After “reading” my twentieth or so book on the amazing app Blinkist several years back, I came to a disheartening realization. If you strip a modern self-help book of its cover and its exposition, peel back the skin and pry away the muscle, the underlying ideas and even a fair amount of the supporting information are nearly identical from one to the next.

If you’re reading any one of the hundreds of books on productivity, those gold nuggets of wisdom probably include:

  • Prioritize important tasks
  • Trust your gut
  • Make time for exercise
  • Create short, daily to do lists
  • Say no to non-essentials

In a nutshell, almost every communications expert has this to say:

  • Be brief yet specific
  • Be authentic
  • Be vulnerable
  • Listen
  • Check your body language

Marketing gurus (myself included, though I’m not technically a certified guru if you want to quibble) are also repackaging these weatherworn aphorisms under thrilling titles like “5 shocking truths about marketing”:

  • Understand your audience
  • Tell a story
  • Keep it short
  • Agitate the problem
  • Solve the problem

To rehash or not to rehash, that is the question.

Is it true that there’s nothing new under the sun as the author of Ecclesiastes suggested thousands of years ago? Or has publishing become so ubiquitous that we’ve gotten lazy in our messages, preferring the straightforward route of the reboot to the more exhausting effort required to come up with an original statement?

Your first idea has probably been done already.

I’m often approached by business owners who want to create lead magnets to capture leads. As we brainstorm, the first half hour is spent throwing out ideas because they’ve already been done a million times before by other entrepreneurs who similarly wanted to create lead magnets.

Chances are if it’s the first idea that pops into your head, it’s already popped into at least fifty other heads (and the lead magnet has already been designed, written, and proudly offered fifty times). The question you have to ask yourself then is: Do I have anything new to add to this conversation?

What if you’ve got nothing new to say?

If your answer to the above is no, another question or two should follow: Do I care? Is originality a core value in my organization?

If your answer to these questions is also no, you might choose to run with the less than original idea even though it’s been done before. (Obviously, you should make a go of doing it better.)

People like confirmation of things they already know, and maybe we benefit from the unified if redundant message of every productivity expert to “just get your priorities straight, for Pete’s sake.” (Or maybe reading another productivity book buys us a little extra time to put off being more productive, so who cares what it says?)

But what if you’re hell-bent on originality?

You may choose another route. You may decide that you want to say something new, something ground-breaking.

New and groundbreaking aren’t easy to come by. First, you have to be familiar with the existing data in your field. Second, you have to be willing to question that data, to look at it from another perspective, or to toss it out altogether.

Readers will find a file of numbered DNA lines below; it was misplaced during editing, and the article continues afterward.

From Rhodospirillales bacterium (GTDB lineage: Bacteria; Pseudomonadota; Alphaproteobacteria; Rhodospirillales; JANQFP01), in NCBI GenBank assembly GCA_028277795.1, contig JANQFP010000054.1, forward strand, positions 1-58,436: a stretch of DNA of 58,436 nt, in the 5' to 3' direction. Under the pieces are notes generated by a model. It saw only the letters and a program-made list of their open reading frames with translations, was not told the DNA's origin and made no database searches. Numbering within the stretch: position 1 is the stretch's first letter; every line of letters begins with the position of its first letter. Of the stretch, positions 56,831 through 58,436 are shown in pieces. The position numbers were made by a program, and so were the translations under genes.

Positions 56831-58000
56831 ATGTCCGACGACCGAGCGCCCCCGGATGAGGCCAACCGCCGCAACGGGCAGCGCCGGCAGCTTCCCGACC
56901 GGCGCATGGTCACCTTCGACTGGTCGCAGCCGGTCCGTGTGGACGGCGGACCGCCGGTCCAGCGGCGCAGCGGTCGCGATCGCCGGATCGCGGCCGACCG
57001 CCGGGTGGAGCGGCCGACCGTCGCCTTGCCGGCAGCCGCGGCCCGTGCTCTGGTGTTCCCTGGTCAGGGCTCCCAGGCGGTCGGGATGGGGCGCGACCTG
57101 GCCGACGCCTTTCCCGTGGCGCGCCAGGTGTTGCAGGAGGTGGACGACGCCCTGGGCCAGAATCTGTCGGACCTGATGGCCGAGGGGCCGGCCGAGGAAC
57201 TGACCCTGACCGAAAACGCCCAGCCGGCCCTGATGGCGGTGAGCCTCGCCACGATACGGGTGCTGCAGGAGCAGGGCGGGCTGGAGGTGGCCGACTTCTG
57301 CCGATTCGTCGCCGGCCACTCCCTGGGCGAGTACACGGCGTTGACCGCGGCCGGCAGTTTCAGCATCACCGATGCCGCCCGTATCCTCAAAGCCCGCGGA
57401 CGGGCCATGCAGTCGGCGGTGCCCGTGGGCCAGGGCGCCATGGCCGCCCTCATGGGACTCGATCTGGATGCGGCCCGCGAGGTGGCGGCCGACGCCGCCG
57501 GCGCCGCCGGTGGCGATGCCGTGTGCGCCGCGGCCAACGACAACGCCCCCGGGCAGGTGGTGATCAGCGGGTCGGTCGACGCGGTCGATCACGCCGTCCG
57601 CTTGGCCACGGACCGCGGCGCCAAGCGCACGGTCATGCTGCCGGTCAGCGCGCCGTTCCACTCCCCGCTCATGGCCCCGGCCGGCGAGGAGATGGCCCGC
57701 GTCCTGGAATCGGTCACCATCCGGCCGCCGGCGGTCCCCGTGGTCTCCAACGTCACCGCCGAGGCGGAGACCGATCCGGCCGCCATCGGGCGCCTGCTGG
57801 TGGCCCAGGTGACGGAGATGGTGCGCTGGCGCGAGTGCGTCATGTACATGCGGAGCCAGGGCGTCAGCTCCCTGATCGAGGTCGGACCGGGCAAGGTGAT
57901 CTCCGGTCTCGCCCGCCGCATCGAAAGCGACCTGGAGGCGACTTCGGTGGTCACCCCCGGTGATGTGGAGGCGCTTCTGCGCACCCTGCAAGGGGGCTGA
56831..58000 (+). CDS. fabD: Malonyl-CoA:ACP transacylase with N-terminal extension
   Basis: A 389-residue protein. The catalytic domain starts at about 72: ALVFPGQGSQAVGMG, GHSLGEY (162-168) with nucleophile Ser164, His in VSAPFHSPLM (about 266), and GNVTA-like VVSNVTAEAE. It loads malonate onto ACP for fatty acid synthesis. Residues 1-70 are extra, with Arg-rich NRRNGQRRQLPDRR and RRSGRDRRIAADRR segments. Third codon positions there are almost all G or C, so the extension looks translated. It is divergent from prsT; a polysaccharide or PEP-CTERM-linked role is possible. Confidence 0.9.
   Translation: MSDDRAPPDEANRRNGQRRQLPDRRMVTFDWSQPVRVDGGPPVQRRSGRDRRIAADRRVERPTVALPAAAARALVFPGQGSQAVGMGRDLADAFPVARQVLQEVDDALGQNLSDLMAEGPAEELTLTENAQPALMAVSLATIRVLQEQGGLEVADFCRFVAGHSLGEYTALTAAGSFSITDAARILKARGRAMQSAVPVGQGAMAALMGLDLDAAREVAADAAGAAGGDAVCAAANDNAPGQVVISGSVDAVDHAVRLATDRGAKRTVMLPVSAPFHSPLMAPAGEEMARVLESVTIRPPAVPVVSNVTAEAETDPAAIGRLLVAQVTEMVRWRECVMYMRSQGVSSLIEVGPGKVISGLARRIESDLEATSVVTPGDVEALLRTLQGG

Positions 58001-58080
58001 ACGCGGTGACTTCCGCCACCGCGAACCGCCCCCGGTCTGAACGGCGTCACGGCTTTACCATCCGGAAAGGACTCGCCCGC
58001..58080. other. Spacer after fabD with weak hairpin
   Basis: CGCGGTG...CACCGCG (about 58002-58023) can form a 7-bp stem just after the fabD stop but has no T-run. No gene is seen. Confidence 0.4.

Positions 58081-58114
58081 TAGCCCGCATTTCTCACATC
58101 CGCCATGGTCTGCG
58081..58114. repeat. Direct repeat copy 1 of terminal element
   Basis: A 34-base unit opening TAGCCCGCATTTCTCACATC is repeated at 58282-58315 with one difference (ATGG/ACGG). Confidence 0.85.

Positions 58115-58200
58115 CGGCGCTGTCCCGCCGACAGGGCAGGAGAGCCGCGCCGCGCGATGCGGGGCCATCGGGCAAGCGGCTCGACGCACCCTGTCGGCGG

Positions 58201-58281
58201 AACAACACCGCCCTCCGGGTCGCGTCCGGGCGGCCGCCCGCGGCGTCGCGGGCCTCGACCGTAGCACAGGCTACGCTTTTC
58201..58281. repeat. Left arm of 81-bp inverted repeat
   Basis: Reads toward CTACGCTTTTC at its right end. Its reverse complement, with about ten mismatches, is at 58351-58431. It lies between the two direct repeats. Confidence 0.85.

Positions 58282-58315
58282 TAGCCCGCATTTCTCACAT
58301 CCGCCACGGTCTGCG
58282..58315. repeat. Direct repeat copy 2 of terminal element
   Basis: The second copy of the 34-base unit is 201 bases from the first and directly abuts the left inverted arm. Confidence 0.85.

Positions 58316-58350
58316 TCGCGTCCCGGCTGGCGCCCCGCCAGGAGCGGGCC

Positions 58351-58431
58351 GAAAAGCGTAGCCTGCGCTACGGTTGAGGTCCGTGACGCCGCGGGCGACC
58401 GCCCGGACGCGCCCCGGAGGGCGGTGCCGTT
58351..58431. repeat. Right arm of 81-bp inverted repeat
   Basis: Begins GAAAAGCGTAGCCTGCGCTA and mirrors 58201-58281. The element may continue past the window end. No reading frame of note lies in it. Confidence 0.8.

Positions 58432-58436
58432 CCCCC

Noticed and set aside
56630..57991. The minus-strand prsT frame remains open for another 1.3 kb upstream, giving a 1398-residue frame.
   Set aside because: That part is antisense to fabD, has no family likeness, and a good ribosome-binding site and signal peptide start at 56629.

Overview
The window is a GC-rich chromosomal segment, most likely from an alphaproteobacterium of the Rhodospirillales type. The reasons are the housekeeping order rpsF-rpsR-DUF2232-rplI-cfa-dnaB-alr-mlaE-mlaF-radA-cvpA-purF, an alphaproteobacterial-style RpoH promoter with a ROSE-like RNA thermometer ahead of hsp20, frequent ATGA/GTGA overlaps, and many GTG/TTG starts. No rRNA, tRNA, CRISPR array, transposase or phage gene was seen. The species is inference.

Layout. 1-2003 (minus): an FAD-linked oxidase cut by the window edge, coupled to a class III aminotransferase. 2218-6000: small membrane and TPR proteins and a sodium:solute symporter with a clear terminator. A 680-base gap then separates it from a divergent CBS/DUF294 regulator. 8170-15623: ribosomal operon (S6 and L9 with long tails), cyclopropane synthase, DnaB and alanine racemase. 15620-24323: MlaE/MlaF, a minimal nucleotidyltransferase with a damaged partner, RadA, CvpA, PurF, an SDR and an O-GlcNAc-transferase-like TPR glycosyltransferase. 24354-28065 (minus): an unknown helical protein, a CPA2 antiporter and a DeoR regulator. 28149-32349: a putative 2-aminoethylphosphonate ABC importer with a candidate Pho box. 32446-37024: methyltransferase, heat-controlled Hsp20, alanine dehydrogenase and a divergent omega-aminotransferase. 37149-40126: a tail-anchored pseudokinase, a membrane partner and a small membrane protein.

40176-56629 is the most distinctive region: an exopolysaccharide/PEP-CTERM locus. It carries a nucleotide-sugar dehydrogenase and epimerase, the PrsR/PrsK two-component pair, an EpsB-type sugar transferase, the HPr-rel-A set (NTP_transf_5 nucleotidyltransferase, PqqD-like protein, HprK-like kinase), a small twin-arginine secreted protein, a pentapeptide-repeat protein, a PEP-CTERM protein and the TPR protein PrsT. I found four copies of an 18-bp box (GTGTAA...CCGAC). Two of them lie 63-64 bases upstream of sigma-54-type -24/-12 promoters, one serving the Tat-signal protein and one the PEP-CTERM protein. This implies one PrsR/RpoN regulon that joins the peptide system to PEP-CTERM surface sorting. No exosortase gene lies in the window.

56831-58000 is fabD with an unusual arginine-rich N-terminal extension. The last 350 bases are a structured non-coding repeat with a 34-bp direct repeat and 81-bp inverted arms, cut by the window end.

Why do we often choose the familiar message over the innovative insight?

Innovation is exciting, but it’s also intimidating. Innovative insights demand we look at something in a whole new way and maybe even change how we do things. It forces us to step outside of our comfort zones. Familiar messaging, on the other hand, reassures us that everything is fine just the way it is. It offers some comfort in a world that’s already changing all the time without people going out and intentionally innovating it.

If you’re an industry expert, expressing novel ideas can also put you at risk of sounding like a lunatic to others in your field. As a rule, we know an expert by their adherence to industry standards. When experts stray, their expertise may be called into question.

Back to the original question: Is content originality over-rated?

There’s room for both original and familiar messaging in most industries. It’s not necessary to jump on every trend or invent new ones to connect with people. Word of mouth marketing is the oldest strategy in the book, but it’s new and novel again because so much of marketing has gone online.

While content originality may be over-rated, an original brand voice is not. Shirley JacksonStephen King, and more recently Jonathan Stroud of Lockwood & Co. notoriety all wrote haunted house stories. The content of their ghostly tales is nothing new. Storytellers have been sending blithely unaware protagonists (and readers) into spirit-plagued places since the Epic of Gilgamesh, and the philosopher Michel de Certeau even argued that “haunted places are the only ones people can live in.” But when Jackson, King, and Stroud wrote, their authorial voices transformed those bare, bony tropes into distinct, memorable, and completely original exemplars in the horror genre.

Likewise, your business voice is one of the things that sets your business apart from the competition (for good or ill), so it’s important to cultivate it, refine it, and in some cases, revise it to better fit the story you’re trying to tell.

How does your brand voice stand out from the rest? What makes your business exemplary?

How can a professional copywriter help brands find their voice?

An original take on conventional product descriptions made for more memorable marketing for a New Orleans-based digital woodshop and helped to establish the uniquely playful voice of the business owner.